In those days, I did much of my most useful background reading when I arrived, following a swift scouring of the shelves of one or two local bookshops. Which is how I found Watermen by Randall S Peffer (Johns Hopkins University Press), a vivid and salty account of a year Peffer spent with the fishermen of Tilghman Island, harvesting the Chesapeake’s oysters, crabs, fish and waterfowl. If you’re heading to the Chesapeake Bay (and even if you’re not), I’d still thoroughly recommend it. But first, maybe, I’d urge you to buy a more recent, more topical book: Chesapeake Requiem by Earl Swift, which was published last month in the United States by Dey Street, an imprint of HarperCollins, and which I have just started reading. It promises to be an affectionate but inquiring portrait of a singular place.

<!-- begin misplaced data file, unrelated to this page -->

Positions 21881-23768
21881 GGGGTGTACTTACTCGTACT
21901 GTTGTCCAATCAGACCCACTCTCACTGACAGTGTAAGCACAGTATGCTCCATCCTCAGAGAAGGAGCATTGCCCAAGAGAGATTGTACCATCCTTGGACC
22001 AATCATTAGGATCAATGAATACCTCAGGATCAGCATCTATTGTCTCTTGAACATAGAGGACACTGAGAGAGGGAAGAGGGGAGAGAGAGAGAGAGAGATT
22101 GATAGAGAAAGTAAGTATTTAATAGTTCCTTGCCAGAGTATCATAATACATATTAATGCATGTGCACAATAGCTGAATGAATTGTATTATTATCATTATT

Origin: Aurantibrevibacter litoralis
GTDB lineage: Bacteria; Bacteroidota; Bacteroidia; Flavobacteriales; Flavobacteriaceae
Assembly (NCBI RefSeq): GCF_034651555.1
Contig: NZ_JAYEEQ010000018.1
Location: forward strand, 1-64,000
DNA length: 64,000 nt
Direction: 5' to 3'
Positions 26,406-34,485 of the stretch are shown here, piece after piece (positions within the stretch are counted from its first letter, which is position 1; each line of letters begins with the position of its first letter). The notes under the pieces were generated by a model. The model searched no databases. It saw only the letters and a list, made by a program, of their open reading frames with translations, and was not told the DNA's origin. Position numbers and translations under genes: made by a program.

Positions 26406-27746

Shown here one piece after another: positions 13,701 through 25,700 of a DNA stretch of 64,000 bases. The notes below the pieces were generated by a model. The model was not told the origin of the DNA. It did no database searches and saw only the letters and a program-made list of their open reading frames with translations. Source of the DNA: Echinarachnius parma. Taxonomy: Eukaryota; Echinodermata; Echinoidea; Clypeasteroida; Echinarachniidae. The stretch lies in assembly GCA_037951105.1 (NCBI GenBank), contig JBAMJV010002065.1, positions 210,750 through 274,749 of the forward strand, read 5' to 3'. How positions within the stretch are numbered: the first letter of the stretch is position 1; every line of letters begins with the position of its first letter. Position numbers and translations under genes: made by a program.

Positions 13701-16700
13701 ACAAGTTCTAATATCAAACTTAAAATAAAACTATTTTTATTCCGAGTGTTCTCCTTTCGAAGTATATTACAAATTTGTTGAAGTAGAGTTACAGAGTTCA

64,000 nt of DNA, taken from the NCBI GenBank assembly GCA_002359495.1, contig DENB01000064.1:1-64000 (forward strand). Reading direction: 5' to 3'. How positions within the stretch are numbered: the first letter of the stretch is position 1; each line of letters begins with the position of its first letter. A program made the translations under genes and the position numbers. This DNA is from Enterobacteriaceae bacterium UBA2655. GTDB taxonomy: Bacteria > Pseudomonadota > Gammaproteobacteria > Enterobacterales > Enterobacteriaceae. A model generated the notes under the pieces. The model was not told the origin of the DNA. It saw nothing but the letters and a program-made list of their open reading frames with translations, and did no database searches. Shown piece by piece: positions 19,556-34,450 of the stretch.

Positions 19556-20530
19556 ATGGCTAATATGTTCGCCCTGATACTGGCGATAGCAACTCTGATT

Swift, a long-time reporter for the Virginian-Pilot, spent nearly two years on Tangier Island, which sits dead centre at the Chesapeake’s broadest point, “at the mercy of nature’s wildest whims”. Those whims are a large part of his story. The inhabitants of Tangier have made their living for generations from crabs and oysters. But the very water that sustains their community — one of 470 conservative and deeply religious people — is also slowly erasing it. A study published in 2015 by Nature suggested that the island, which has lost two thirds of its land since 1850, would become the first American town to fall victim to the rising sea levels brought about by climate change. Donald Trump, who is hugely popular on Tangier, has said there is no reason to worry…